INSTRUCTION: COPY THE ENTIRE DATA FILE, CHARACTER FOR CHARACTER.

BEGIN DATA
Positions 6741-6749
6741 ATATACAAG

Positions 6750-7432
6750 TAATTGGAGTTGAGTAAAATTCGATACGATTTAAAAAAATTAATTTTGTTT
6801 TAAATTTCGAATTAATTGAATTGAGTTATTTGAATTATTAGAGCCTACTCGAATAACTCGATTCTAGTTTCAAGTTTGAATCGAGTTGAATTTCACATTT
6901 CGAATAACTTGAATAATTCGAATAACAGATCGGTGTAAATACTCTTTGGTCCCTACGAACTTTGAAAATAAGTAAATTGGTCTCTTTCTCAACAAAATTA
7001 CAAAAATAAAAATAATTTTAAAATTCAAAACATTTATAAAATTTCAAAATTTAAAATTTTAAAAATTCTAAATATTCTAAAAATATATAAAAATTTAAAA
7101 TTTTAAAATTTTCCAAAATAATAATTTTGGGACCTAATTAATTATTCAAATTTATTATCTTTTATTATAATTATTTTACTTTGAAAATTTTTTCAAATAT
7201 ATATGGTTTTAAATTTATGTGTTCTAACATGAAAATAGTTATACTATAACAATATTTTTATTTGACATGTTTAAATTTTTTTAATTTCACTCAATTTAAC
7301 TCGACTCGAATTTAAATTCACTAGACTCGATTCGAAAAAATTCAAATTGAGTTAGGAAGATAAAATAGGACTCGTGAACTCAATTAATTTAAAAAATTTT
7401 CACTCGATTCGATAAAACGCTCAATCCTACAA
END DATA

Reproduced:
Positions 6741-6749
6741 ATATACAAG

Positions 6750-7432
6750 TAATTGGAGTTGAGTAAAATTCGATACGATTTAAAAAAATTAATTTTGTTT
6801 TAAATTTCGAATTAATTGAATTGAGTTATTTGAATTATTAGAGCCTACTCGAATAACTCGATTCTAGTTTCAAGTTTGAATCGAGTTGAATTTCACATTT
6901 CGAATAACTTGAATAATTCGAATAACAGATCGGTGTAAATACTCTTTGGTCCCTACGAACTTTGAAAATAAGTAAATTGGTCTCTTTCTCAACAAAATTA
7001 CAAAAATAAAAATAATTTTAAAATTCAAAACATTTATAAAATTTCAAAATTTAAAATTTTAAAAATTCTAAATATTCTAAAAATATATAAAAATTTAAAA
7101 TTTTAAAATTTTCCAAAATAATAATTTTGGGACCTAATTAATTATTCAAATTTATTATCTTTTATTATAATTATTTTACTTTGAAAATTTTTTCAAATAT
7201 ATATGGTTTTAAATTTATGTGTTCTAACATGAAAATAGTTATACTATAACAATATTTTTATTTGACATGTTTAAATTTTTTTAATTTCACTCAATTTAAC
7301 TCGACTCGAATTTAAATTCACTAGACTCGATTCGAAAAAATTCAAATTGAGTTAGGAAGATAAAATAGGACTCGTGAACTCAATTAATTTAAAAAATTTT
7401 CACTCGATTCGATAAAACGCTCAATCCTACAA